Memorandum by Coventry's Agenda 21 Transport
Working Group (WTC 61)
WALKING IN TOWNS AND CITIES
Coventry's Agenda 21 Transport Working Group
is one of several making up Coventry's Agenda 21 networka
multi-agency partnership of private, voluntary and public sector
organisations and individuals. The network is working to make
the city more sustainable both by taking into account our impacts
on the environment and by involving people in decision making.
Over the last four years the Transport Working
Group has engaged in a range of policy development and practical
activities to promote sustainable access and movement in Coventry.
The requirement for a strategic and coherent approach to walking
has emerged as fundamental in all areas of our work and on the
basis of this we are pleased to contribute to the national debate
on walking in towns and cities.
The Group would like to see a framework in which
direct and convenient pedestrian routes are promoted. We would
also like to see the protection of existing pedestrian routes,
which should not be blocked by developments or other obstacles.
In policy and planning, people without cars
are often identified as being those most likely to walk after
all other options (car travel, public transport, cycling etc).
While it is important to provide facilities for people with no
choice, we would like to see the promotion of walking as the natural
and fundamental means of human locomotion. Walking should be a
quality first choice wherever practicable, not just as a last
resort for those who cannot do anything else. We believe that
this will require a different approach to town planning in general
and in particular, to road planning.
In new developments, we observe a tendency to
assume the primacy of access by motor. This causes a loss of "human
scale" in low-density developments, in which large, often
bleak, areas are devoted to car parks. Routes and vistas seem
determined by considerations of traffic flow and volume, pedestrian
access appears to be added as an afterthought is often indirect.
The environment is not conducive to walking, where this kind of
development takes place we often observe pedestrians cutting through
belts of shrubs, or across central reservations for the sake of
a direct route. The assumptions and methods that lead to this
sort of situation need to be revised.
In town centres, pedestrianisation obviously
encourages walking but more thought needs to be given to how modes
of travel can better be integrated so that, for example, walk+
bus+ walk journeys become easier.
Some members have expressed concern at the tendency
in present developments to convert open-air pedestrian precincts,
or even streets, into enclosed shopping malls, or simply the construction
of large shopping malls. When these are closed after shopping
hours, pedestrians can be forced to make detours at night when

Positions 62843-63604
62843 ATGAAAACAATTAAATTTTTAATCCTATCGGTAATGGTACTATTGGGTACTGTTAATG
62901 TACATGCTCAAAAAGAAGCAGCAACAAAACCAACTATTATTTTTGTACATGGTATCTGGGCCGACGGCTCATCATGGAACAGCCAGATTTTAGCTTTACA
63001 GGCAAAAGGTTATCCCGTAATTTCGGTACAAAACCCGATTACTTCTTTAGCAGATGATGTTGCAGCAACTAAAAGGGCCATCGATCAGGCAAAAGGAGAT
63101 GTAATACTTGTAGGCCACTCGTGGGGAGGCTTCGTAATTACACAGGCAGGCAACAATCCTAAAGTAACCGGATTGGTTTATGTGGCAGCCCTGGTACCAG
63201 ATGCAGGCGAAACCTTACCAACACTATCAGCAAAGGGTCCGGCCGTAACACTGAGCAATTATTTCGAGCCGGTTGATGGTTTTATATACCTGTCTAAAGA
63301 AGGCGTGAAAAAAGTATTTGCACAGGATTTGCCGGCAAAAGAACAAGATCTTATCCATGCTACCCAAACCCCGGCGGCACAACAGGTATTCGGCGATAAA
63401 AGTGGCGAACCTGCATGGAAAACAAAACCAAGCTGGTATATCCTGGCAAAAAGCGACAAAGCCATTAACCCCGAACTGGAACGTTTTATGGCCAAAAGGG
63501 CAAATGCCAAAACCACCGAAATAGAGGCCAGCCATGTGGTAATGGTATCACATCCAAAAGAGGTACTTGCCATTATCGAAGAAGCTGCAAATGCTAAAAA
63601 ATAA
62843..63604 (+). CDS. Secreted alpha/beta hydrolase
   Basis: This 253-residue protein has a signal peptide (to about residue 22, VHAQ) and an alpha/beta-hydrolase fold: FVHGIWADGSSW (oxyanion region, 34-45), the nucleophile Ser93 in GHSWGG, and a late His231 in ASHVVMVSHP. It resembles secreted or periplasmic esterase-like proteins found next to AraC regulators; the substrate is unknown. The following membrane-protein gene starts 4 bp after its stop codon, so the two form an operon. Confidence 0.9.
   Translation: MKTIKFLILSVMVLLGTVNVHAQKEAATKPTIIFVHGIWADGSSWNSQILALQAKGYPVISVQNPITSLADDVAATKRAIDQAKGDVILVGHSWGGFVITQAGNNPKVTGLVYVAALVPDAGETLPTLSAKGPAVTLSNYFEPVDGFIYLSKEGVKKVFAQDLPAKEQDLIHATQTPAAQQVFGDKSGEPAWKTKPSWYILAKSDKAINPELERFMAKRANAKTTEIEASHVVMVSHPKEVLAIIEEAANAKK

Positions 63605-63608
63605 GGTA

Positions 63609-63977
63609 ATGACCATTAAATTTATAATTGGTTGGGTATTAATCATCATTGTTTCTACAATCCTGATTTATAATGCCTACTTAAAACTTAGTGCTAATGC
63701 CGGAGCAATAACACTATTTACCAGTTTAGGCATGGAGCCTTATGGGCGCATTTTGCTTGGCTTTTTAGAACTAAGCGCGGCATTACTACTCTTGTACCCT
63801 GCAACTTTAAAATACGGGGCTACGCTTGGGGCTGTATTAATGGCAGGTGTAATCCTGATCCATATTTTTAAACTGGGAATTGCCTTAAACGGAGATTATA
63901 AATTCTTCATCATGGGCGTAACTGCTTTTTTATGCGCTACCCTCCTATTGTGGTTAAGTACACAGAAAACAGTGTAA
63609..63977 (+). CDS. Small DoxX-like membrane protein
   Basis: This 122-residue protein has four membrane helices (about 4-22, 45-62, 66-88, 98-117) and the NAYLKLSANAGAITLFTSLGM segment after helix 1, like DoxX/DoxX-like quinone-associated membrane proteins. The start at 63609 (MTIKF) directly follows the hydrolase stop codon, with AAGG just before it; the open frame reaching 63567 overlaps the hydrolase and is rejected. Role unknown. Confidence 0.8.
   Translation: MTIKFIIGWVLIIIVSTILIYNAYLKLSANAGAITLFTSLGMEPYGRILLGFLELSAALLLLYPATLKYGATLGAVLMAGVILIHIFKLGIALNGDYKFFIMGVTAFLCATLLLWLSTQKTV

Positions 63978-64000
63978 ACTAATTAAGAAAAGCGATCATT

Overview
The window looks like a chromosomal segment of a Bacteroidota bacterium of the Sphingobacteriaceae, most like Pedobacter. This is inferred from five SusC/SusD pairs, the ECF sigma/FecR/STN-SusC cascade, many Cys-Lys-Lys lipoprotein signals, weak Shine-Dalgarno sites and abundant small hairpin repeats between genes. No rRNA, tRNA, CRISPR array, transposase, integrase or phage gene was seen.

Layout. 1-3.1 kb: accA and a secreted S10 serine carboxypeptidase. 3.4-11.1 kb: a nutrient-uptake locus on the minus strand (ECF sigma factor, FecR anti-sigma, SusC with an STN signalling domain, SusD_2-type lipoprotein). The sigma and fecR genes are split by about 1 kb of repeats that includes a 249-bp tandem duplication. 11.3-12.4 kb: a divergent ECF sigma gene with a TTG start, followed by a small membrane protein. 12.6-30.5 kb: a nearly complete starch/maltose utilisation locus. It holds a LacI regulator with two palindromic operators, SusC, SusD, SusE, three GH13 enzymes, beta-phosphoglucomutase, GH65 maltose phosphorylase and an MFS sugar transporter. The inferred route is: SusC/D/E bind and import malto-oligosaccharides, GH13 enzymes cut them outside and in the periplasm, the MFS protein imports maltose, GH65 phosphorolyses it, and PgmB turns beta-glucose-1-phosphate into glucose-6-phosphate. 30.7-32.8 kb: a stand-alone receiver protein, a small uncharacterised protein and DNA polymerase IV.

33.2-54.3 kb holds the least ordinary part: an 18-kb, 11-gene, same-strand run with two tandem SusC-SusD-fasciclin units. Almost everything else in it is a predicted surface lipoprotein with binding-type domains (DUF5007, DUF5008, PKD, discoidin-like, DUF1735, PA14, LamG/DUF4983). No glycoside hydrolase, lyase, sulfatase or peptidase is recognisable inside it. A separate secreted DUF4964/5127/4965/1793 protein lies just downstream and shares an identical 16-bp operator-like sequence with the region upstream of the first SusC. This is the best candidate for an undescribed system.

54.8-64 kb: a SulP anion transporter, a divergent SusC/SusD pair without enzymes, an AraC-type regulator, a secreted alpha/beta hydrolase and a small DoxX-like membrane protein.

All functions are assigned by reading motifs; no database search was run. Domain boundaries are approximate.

the perception of threat is greatest.
As suggested above, the criterion for past and
present highway planning seems to be maximising capacity and promoting
traffic flow. Pedestrians are characteristically treated as "second
class citizens", having to defer to the motorist (who is
usually sheltered from the weather) at light controlled crossings
and junctions, or having to ascend to bridges and descend to subways,
usually adding distance to be walked and increasing exertion.
Splashing from cars in wet weather is a frequent cause of complaint
from pedestrians and adds to the sense of having low priority
in the scheme of things. Pedestrian safety is too often engineered
by restricting movement with railings, raised central reservations
or the like.
The Group has noticed the frequent conflict
between what is safe and what is convenient. The result of present
planning for pedestrians is often that while routes may be safe
they are anything but convenient. A new culture of "pedestrian
first" needs to be applied in policy and planning to encourage
In our experience, the needs of pedestrians
are often referred to in policy documents without being clearly
defined. A series of requirements should underpin all planning
for pedestrians which could be based on the well understood priorities
for cyclists, covering:
The pedestrian infrastructure should form a
coherent entity, linking all trip origins and destinations; routes
should be continuous and consistent in standard.
Routes should be as direct as possible, based
on desire lines, since detours and delays will deter walking.
Routes must be attractive to pedestrians on
subjective as well as objective criteria, lighting, personal safety,
aesthetics, noise and integration with the surrounding area are
Designs should minimise casualties and perceived
dangers for pedestrians and other road users.
Pedestrians need well-maintained surfaces, regular
sweeping, good drainage and gentle gradients in the topography
permits. Routes must be convenient to use and avoid interruptions.
Statistics in our possession suggest that obesity
in adults and children is increasing rapidly, causing concern
about the level of future health care provision and the loss to
the economy through working days lost due to illness.
Central Government could have a significant
role in funding advertising and education campaigns stressing
the benefits of walking as gentle, regular exercise that can be
built into the working day.
The Group has initiated two major projects in
Coventry, which continue under this banner. The first was a "Green
Travel Plan", which is being developed in one Directorate
of the City Council and encourages walking as well as sustainable
car use. The Second is a school travel initiative with similar
objectives, for which a School Travel Officer is now in post.
It is hoped that through the development of School Travel Plans,
children will develop a "walking habit". Again, we see
a role for central Government in supporting projects of this general
nature where the encouragement of walking is a clear objective.